Saturday, 5 February 2011



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Daily Express staff deliver the petition to Downing Street
Saturday February 5,2011

By Patrick O'Flynn

IN THE past, divisions over Europe have been disastrous for the Conservative Party.
They contributed significantly to the ousting of Margaret Thatcher and crippled the administration of John Major. Yet after the downfall of Major the splits all but disappeared. This is because the pro-Brussels brigade was routed. Bar one or two veterans, most notably Kenneth Clarke, the Conservatives became a fully fledged Eurosceptic party.

But now a new division is opening up in Conservative ranks, between two different strands of Euroscepticism. The schism could, for the first time, be clearly seen this week in the wake of this newspaper’s delivery of hundreds of thousands of coupons demanding a referendum on leaving the EU.

Four Tories accompanied us up Downing Street – along with Labour’s patron saint of common sense Kate Hoey – to deliver the petitions. Peter Bone, Philip Hollobone, Philip Davies and Douglas Carswell are the leading Conservative lights of the Better Off Out group. They would leave the EU tomorrow if they could. There are scores of other Tories who have not yet baldly stated their wish to leave the EU but nonetheless support the idea of a referendum. And it is inconceivable that they would campaign on the side of staying in.
ìIn the past, divisions over Europe have been disastrous for the Conservative Partyî
But there is another large group of Euro-sceptic Tories that have nailed their colours to a different mast. These are the MPs who call for repatriation of powers from the EU to the British Parliament. By winning back lost sovereignty, as envisaged in successive Conservative election manifestos, they say that EU membership can once again be allied with the British national interest.

THERE are so many holes in this argument that one barely knows where to start. David Cameron has already shown he is not inclined to be tough with Brussels, nodding through budget increases and contributions to the Irish bailout while getting nothing in return.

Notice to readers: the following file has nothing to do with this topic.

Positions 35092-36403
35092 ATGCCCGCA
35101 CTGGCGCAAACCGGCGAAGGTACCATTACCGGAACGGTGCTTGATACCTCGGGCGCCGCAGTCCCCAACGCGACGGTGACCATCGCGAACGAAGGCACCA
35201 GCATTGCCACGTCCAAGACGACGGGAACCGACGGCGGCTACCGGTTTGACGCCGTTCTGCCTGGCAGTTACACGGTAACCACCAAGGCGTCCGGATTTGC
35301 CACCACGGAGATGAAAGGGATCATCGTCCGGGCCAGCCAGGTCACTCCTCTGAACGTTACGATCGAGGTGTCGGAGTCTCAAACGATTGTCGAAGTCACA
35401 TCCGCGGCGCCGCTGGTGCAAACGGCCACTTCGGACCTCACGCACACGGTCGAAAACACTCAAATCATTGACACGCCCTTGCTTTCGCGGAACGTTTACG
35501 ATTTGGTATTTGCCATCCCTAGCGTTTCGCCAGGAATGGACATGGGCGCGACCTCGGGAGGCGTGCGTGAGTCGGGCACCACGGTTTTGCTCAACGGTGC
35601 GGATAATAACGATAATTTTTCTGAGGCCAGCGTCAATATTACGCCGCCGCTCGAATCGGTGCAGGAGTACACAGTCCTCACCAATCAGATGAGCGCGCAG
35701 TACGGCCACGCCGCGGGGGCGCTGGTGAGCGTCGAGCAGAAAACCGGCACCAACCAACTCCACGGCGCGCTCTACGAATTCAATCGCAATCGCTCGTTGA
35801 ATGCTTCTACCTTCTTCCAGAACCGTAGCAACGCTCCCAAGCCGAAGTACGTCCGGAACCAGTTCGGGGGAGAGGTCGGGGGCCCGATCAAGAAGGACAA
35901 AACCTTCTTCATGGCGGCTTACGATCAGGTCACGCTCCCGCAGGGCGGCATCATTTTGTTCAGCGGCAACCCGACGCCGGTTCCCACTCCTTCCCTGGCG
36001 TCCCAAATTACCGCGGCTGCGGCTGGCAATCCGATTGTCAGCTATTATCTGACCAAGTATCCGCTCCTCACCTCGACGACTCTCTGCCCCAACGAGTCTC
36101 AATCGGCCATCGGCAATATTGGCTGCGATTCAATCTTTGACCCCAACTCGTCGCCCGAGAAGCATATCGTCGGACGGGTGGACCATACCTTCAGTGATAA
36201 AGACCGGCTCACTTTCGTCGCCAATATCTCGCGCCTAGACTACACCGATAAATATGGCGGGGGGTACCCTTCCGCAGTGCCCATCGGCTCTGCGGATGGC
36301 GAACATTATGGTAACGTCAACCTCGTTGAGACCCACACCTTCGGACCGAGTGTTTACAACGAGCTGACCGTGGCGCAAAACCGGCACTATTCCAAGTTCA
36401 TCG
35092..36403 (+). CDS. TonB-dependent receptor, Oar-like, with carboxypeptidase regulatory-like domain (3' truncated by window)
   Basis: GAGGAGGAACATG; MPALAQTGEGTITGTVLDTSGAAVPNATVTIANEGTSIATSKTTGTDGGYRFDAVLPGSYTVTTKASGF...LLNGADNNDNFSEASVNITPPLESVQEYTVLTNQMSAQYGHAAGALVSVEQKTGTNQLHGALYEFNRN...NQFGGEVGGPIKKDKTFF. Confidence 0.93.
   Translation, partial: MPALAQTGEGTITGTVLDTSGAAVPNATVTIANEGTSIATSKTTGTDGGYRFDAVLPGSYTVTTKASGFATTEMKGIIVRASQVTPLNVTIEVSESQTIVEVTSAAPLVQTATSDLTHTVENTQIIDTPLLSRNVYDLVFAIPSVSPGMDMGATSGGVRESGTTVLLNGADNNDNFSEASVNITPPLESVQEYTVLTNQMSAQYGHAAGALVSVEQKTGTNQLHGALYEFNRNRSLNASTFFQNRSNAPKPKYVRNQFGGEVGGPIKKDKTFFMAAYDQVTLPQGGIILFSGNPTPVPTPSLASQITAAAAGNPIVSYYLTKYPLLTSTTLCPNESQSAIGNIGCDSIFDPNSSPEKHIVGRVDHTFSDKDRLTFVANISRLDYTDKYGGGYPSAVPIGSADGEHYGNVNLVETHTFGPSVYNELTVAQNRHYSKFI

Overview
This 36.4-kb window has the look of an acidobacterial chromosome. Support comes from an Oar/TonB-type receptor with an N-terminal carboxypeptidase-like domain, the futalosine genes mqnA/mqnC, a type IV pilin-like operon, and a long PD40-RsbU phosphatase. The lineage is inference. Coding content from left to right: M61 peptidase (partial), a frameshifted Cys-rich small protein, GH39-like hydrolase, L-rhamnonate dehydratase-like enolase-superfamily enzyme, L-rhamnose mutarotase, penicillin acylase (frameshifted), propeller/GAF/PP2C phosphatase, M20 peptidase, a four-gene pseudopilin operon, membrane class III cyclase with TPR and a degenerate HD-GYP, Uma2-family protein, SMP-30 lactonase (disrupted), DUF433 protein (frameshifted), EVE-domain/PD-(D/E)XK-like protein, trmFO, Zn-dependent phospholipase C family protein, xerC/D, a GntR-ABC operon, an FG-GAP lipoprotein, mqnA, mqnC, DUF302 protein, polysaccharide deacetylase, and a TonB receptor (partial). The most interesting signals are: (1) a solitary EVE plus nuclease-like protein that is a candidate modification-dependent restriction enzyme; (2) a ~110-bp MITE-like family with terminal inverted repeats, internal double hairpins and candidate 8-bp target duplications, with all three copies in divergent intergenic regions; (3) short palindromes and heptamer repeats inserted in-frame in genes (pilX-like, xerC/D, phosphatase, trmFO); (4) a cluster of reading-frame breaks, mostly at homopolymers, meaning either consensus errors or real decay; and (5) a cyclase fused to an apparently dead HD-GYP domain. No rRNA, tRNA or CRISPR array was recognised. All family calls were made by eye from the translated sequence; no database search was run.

When invited by Zac Goldsmith this week to state that Britain will leave the Common Fisheries Policy unless “discard” arrangements that involve dead fish being tipped back into the sea are abolished, the Prime Minister merely pledged to “work to that end”.

Then there is the fact that  Cameron’s Lib Dem coalition partners are pro-Brussels fanatics who will not countenance any attempt to repatriate sovereignty anyway. But most importantly of all there is the attitude of the European elite towards giving powers back to  individual member states. Only under the most extreme coercion would they even consider it. On the contrary, it is their ambition to take even more power from national  parliaments.

It was ever thus. When Margaret Thatcher battled for the British budget rebate a generation ago it was only by threatening to block all EU business that she got a hearing.
In the Commons on Tuesday many Tories supported a call by Bill Cash for “a clear and positive policy to repatriate those laws that are now within the European Union, which are deliberately and willfully destroying the British economy”.
Few would disagree with that ambition but Mr Hollobone told him: “It is like pushing water uphill.

We are not going to get anywhere with Brussels because it will not see sense on these issues... We have given these things away.”

He added: “I do not see the coalition Government repatriating any powers. For many people it has now come to the issue of whether we are in or out. I do not believe that we can be ‘in Europe but not run by  Europe’. That slogan is, I am afraid, no longer valid.”

If the schism between the Better Off Out group and the repatriators gets much wider then the Conservatives will once more be laid low by splits on Europe.

But it doesn’t have to be this way.
For the irony is that the one thing that might persuade Brussels to loosen its grip on the sovereign throat of Britain is if it knew that a referendum of the British people on whether to remain in the EU was on the horizon. If the Prime Minister were to announce there will be such a referendum in, say, two years time then the European Commission would know that it had 24 months to make the British people a  credible offer. It does not wish to lose the UK from the EU, not least because of our enormous budgetary contributions but also because of the precedent a major member  leaving would set.

So the repatriators would suddenly have maximum leverage and the practicality of their mission could be tested. All brands of  sceptics could see what powers Brussels was willing to return under duress and the British people could judge if that was sufficient.

By adopting such a course the Conservatives could maintain party unity on Europe and pursue the British national interest. Otherwise Mr Cameron will make no progress on Europe and may have to prepare for increasingly bitter infighting of the sort that destroyed several of his predecessors.
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